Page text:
I'm 86 and I'm closer to the end of it than I am to the beginning so I want to do everything that is possible in order to maintain my health and live a better life.
Diagnosed with Type Two Diabetes more than 10 years ago, Barbara believes she has a lot to gain through her counseling sessions with the University of Pittsburgh School of Health and Rehabilitation Sciences nutrition student.
I haven't always been diligent about what I should eat, when I should eat, and how I should eat.
But a student from Pitt's Graduate Nutrition and Dietetics Program is showing Barbara the way through the students community outreach placement at a local Senior Center.
I first met her when she started coming to some of my classes. And she was always very, she had a ton of questions. She and they were always great questions to she asked, "could we meet one on one," and pretty much just went from there.
I've been coming into her cooking classes, I had never eaten tofu, and I was happy to be able to taste it the enthusiasm that Tawnee has, you know, for this type of nutritional eating makes me you know, once again, an acquired taste for some of these strange to me nutritional foods.
She is absolutely my star client. She is so motivated, and it's motivating to me. So I love working with her because I know I'm going to go in there. And I'm going to leave there feeling better about what I'm doing and I'm going to be more motivated to do better at my job.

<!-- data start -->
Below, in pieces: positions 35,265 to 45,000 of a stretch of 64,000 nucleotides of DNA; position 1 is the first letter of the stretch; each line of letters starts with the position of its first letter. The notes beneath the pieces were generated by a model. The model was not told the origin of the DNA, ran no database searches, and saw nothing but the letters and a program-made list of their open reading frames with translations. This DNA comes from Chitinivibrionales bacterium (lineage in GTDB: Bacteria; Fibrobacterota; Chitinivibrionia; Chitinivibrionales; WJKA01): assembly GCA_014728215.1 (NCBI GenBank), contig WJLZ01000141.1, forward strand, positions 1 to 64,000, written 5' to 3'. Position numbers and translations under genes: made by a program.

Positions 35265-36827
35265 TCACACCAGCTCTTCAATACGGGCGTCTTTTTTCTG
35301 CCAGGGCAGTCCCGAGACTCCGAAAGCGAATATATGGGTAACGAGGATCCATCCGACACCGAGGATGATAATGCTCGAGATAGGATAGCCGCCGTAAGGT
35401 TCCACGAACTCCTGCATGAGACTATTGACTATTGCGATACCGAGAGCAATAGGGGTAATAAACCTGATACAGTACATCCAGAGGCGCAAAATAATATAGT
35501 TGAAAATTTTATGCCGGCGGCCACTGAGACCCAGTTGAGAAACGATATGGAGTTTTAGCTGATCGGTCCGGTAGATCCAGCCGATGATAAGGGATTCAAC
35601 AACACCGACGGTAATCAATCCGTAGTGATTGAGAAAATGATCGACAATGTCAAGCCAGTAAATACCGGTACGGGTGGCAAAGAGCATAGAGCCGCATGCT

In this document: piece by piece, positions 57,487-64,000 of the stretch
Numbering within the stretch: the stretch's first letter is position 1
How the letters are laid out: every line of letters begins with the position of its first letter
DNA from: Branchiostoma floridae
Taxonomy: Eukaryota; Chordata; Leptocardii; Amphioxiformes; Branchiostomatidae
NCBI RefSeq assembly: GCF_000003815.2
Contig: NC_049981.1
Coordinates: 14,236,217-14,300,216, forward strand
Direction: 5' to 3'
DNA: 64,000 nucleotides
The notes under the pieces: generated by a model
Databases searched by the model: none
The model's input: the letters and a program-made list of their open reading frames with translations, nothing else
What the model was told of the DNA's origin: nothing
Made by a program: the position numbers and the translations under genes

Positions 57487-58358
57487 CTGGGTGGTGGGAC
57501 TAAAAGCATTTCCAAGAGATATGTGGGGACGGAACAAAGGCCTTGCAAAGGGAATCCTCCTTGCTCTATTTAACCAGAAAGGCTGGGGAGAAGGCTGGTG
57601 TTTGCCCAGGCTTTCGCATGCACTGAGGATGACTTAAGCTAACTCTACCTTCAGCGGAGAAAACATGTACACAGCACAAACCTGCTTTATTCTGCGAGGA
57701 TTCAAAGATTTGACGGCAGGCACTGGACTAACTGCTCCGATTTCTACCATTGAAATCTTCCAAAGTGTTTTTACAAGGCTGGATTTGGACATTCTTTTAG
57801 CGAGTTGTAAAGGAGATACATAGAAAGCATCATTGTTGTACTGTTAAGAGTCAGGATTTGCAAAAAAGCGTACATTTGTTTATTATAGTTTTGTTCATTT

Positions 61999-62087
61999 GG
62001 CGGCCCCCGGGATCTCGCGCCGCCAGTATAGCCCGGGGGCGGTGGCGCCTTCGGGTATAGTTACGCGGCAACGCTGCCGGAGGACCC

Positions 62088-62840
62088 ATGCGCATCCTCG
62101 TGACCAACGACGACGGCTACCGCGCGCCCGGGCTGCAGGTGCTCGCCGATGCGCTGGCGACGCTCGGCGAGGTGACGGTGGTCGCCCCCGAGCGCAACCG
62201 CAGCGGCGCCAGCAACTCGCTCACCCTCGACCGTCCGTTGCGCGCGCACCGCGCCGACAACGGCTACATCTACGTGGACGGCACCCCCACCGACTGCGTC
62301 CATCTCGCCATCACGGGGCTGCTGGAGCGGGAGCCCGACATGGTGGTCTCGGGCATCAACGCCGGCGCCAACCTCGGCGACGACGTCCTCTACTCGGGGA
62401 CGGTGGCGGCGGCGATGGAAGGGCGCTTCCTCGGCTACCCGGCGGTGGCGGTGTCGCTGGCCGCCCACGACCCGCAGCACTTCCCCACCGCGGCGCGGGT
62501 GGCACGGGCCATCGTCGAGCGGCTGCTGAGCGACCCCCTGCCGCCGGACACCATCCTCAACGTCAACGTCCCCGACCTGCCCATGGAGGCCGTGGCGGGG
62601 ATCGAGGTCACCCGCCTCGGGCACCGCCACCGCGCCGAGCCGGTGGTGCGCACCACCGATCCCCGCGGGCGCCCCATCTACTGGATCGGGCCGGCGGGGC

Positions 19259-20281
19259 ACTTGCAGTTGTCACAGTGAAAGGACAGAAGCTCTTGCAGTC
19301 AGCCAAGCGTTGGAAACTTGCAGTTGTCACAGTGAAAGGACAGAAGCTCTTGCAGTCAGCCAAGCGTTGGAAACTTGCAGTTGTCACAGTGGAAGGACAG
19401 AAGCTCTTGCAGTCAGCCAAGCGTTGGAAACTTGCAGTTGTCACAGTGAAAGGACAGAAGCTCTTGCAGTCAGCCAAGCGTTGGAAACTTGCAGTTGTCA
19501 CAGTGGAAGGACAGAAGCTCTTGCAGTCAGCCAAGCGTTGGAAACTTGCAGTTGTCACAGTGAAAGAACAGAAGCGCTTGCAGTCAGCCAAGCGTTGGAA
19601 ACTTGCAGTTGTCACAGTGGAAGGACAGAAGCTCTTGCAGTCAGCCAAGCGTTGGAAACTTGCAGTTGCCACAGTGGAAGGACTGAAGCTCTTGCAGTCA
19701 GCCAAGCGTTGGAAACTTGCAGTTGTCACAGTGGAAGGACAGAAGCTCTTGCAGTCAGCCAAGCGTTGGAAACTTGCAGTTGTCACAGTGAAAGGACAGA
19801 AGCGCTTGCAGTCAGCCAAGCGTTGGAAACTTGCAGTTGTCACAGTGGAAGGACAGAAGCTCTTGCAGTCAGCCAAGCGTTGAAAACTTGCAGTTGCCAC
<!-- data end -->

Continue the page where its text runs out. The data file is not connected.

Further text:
Through community outreach placements, students gain a wide variety of experiences that guide them in the career choices and help them become confident healthcare professionals. The program is like none other.
It's unique from the fact that we combine medical nutrition therapy with some very practical kind of application in the community. Other programs that emphasize the medical nutrition therapy don't have the resources we have to get our students out there.
With all the community outreach that I was able to do or that I had the opportunity to volunteer with through SHRS, I think I found a path that suited me much better than if I hadn't had those experiences.
Diverse placement opportunities give students hands-on experience working with various audiences.
It's nice that we have this opportunity as students, to work with different communities, different ethnic backgrounds, and see where they all start from.
For example, the Let's Move Pittsburgh Program at Phipps Conservatory and Botanical Gardens allow students to interact with families, parents and teachers.
In our program, we focus on raising awareness about nutrition and physical activity. Pitt's program is a natural fit because we take a more public health approach to our work. So we're looking at prevention, and we're looking at reaching a population as a whole. But we're not dietitians. So having graduate students come in and help communicate information is really valuable.
We're scientific based, we're fact based. So when we go out there, we have the opportunity to answer questions that people have that you know, they might not believe, maybe the truth from other sources.
I want the person who's working in the community to link that medical nutrition therapy to people who they are, where they live, what they can afford, how they can survive. We know we're giving a little bit more than just a good education, we're giving life skills.
But you know, I'm still a student, so I'm still learning how to counsel people.
What applies to one population or one group or one person doesn't necessarily apply to another person and so you're applying your clinical skills, but then you've got to tweak them a little bit for whoever you're working with.
Before I became involved with Tawnee and this program, I was sort of on my own and fluctuating, you know, just not being as dedicated as I should have been. And this has given me a lot of impetus to get there and I will.